On April 21, the Federal Energy Regulatory Commission (FERC or the Commission) issued a major Notice of Proposed Rulemaking (NOPR) on electric regional transmission planning, cost allocation and related matters. In this voluminous NOPR, the Commission proposes reforms to the pro forma Open Access Transmission Tariff (OATT) and pro forma Large Generator Interconnection Agreement to account for new regional transmission planning and cost allocation requirements. The NOPR is driven by the Commission's intent to facilitate electric transmission expansion/replacement, in part to address the anticipated change in the nation's resource mix to accommodate the clean energy future and in part by its concerns that current transmission planning processes and related rules may be unjust and unreasonable or unduly discriminatory or preferential.
The NOPR follows last year's Advance Notice of Proposed Rulemaking (ANOPR) and the multitude of industry comments on the ANOPR. While the ANOPR also sought comment on reforms related to cost allocation for interconnection-related network upgrades, the interconnection queue process, interregional transmission coordination and planning, and oversight of transmission planning and costs, the NOPR does not propose reforms related to those topics. The Commission notes that it plans to continue to review the record and address potential reforms related to those topics at a later date. Comments on the NOPR are due 75 days from its publication in the Federal Register, which as of the date of this advisory has not occurred, and reply comments are due 30 days later. Given the number of substantive reforms proposed in the NOPR, it is likely that some industry participants will seek an extension of time to comment. A final rule in this rulemaking proceeding could be issued by early 2023.
The NOPR addresses six main topics: (1) long-term regional transmission planning; (2) regional transmission cost allocation; (3) the construction-work-in-progress (CWIP) incentive; (4) the federal right of first refusal (ROFR) to construct new transmission facilities; (5) enhanced transparency for local transmission planning; and (6) interregional transmission coordination and cost allocation. The stated purpose of the NOPR is to remedy deficiencies in the existing regional transmission planning and cost allocation requirements to ensure that the more efficient or cost-effective transmission facilities are identified, planned and built, particularly to account for the increasingly diverse resource mix and demand.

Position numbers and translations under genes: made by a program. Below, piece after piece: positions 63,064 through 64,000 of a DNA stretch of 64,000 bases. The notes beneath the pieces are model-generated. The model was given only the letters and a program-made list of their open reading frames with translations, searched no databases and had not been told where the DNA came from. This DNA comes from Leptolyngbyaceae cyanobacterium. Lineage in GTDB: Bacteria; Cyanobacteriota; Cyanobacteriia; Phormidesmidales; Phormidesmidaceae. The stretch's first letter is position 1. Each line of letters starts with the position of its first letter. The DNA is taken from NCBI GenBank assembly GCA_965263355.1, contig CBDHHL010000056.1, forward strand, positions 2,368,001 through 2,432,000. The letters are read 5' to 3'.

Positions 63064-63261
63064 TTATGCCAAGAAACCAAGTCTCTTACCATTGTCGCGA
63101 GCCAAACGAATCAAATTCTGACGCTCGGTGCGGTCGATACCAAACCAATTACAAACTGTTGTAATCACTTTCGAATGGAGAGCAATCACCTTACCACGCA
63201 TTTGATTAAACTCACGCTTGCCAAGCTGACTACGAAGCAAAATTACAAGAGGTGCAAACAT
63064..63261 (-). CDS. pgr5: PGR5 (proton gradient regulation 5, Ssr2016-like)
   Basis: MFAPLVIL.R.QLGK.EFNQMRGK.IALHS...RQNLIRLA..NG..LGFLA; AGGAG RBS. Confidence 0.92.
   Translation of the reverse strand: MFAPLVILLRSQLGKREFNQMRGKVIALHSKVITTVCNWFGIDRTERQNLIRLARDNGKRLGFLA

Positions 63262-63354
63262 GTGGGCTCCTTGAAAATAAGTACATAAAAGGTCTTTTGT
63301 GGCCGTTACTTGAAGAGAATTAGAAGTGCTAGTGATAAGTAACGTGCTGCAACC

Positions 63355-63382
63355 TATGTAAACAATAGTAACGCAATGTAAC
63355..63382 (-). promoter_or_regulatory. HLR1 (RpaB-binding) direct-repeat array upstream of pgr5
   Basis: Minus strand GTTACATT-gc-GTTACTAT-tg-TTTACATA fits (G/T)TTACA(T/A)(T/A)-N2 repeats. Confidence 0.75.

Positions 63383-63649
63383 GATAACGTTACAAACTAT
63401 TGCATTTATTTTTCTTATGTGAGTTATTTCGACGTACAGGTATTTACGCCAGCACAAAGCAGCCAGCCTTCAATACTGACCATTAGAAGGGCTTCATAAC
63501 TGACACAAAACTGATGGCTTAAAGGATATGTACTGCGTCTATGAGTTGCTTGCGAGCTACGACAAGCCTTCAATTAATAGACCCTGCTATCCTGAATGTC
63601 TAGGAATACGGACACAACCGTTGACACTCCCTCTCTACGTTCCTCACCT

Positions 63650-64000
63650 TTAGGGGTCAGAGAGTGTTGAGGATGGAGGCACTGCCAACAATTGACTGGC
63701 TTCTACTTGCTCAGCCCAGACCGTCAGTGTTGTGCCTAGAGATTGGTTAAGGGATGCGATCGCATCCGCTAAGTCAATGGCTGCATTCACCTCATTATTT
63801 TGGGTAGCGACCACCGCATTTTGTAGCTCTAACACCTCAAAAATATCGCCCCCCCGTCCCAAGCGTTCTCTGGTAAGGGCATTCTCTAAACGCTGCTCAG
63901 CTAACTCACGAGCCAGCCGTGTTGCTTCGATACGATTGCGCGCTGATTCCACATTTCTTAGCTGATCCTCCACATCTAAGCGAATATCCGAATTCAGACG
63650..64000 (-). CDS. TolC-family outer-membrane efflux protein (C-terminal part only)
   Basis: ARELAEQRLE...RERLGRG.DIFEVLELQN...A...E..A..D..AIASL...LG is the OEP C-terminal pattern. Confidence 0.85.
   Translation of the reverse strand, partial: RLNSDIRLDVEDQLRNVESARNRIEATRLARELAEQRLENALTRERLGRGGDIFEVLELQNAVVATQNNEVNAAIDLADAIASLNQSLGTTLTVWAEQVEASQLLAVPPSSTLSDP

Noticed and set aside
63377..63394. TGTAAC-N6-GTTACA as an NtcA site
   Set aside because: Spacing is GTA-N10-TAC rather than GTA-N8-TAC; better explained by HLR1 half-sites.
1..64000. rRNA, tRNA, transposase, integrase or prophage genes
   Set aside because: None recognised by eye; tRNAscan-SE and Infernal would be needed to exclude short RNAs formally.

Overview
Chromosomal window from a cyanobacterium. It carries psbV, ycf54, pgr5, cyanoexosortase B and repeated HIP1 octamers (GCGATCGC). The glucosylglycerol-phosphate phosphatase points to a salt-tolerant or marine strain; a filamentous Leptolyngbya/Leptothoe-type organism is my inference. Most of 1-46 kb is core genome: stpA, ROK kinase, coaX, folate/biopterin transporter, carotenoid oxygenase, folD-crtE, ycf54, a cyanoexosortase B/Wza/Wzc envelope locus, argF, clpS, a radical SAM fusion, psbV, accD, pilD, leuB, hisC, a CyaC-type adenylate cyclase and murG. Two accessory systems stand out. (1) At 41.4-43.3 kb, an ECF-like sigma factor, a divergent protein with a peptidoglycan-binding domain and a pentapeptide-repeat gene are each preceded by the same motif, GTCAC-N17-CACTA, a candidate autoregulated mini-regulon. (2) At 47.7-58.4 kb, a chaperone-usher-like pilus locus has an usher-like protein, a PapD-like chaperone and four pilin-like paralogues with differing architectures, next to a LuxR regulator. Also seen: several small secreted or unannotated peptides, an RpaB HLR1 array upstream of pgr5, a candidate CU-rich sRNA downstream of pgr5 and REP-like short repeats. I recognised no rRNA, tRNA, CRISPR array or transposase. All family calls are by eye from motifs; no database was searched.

1. Long-Term Regional Transmission Planning
The Commission devotes a significant portion of the NOPR to proposed reforms to the Long-Term Regional Transmission Planning process. The Commission states that the reforms "would require that public utility transmission providers conduct regional transmission planning on a sufficiently long-term, forward-looking basis to identify and plan for transmission needs driven by changes in the resource mix and demand." The Commission specifically states that it is not proposing any change to the current near-term reliability and economic planning processes, but clarifies that the Order No. 1000 requirement to consider transmission needs driven by Public Policy Requirements will be met through the Long-Term Regional Transmission Planning requirement proposed in the NOPR. The Commission proposes several reforms within the theme of long-term regional transmission planning.
(1) use a transmission planning horizon no less than 20 years into the future to develop the long-term scenarios and review/revise the scenarios at least once every three years;
(2) incorporate a set of Commission-identified categories of factors that may affect transmission needs driven by changes in the resource mix and demand into the long-term scenarios;
(3) develop a plausible and diverse set of at least four long-term scenarios;
(4) use the "best available data" to develop the scenarios; and
(5) consider whether to identify geographic zones with the potential for development of large amounts of new generation.